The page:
As technology rapidly advances society, there are a few industries that have not been drastically impacted by disruptive technology. The financial markets are no different. Over the past ten years, algorithmic trading has quickly revolutionized the financial markets and continues to dominate an industry that for many years remained largely uninfluenced by society’s technological advances. Algorithmic trading is “a type of trading done with the use of mathematical formulas” and market data “run by powerful computers” to execute trades. One of the most commonly used platforms of algorithmic trading is high frequency trading. High frequency trading (“HFT”) uses a computerized algorithm and pre-determined market parameters to execute large orders through the use of high speed.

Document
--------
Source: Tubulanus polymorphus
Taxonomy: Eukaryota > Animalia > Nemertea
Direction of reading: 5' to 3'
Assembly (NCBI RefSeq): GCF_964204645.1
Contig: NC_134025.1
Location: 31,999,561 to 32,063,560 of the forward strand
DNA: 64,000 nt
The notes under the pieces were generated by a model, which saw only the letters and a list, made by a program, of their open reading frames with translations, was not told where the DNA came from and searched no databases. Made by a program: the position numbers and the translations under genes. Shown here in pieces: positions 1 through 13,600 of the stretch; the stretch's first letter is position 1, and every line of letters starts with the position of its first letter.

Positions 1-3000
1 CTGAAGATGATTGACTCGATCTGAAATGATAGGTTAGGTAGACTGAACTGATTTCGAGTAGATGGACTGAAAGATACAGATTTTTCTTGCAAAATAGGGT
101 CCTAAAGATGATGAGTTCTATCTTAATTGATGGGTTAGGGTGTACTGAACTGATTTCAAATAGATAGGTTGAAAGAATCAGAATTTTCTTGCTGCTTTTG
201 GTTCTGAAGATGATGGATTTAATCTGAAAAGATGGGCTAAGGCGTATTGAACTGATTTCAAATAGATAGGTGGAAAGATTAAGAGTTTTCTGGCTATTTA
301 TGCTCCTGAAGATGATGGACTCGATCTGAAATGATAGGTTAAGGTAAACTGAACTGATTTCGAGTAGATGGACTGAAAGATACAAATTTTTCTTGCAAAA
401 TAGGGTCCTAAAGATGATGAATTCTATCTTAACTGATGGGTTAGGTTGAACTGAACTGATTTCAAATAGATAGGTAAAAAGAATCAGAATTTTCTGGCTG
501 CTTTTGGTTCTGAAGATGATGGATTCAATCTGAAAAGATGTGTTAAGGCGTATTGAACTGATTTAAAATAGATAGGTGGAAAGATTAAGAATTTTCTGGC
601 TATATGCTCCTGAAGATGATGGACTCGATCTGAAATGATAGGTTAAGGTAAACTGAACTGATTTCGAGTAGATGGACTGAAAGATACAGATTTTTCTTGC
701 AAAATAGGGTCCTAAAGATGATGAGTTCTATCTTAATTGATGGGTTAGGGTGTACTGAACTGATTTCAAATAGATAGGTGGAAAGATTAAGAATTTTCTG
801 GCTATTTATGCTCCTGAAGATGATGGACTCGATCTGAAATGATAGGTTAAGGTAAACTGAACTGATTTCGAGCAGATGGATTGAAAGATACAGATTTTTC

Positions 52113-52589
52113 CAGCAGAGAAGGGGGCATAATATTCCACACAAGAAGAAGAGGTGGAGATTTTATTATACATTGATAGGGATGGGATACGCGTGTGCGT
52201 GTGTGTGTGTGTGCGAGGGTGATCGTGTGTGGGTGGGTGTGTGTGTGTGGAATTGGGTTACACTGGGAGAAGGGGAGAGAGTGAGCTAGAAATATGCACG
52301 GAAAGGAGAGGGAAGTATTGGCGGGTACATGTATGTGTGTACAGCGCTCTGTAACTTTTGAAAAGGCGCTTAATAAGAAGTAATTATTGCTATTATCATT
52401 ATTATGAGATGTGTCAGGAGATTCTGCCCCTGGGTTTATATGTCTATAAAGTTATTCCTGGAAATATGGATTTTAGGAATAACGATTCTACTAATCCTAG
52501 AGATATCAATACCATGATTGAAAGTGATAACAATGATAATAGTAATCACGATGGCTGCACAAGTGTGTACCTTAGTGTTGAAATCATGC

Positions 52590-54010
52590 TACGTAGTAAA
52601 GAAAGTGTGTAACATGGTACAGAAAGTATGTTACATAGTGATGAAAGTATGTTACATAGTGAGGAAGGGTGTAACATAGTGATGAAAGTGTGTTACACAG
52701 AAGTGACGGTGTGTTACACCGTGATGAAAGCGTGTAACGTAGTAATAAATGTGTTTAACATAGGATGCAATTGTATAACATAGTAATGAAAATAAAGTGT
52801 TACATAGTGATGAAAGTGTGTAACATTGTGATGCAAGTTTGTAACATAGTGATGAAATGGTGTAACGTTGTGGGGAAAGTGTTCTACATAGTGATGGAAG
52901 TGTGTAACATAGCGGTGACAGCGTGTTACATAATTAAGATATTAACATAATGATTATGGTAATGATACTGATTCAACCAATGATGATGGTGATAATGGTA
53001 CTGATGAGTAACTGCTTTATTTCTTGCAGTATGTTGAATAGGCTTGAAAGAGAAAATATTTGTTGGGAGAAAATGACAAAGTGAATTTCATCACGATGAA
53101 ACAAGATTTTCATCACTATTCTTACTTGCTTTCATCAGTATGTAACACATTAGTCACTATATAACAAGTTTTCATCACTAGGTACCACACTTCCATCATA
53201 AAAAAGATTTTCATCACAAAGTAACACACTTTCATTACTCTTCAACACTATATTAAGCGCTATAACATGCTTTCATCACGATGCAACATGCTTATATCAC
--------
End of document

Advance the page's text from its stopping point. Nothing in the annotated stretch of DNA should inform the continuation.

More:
HFT and high frequency traders are not inherently bad, as depicted in Flash Boys. In fact, HFT has actually made trading more efficient and provided numerous benefits for investors who are looking to improve their position in the market. However, the issue at hand is that HFT is used as a tool by bad actors to manipulate the market. The popularity in HFT has triggered U.S. Securities and Exchange Commission (“SEC”), the U.S. Commodity Futures Trading Commission (“CFTC”), and the Financial Industry Regulatory Authority, Inc. (“FINRA”) to focus resources and attention on preventing HFT from creating an unfair and unbalanced market. This Comment focuses on the regulatory measures made by those aforementioned agencies and analyzes the possible regulatory framework that could lie ahead.
Has Regulation Affected the High Frequency Trading Market?,
Cath. U. J. L. & Tech
Available at: https://scholarship.law.edu/jlt/vol27/iss2/7
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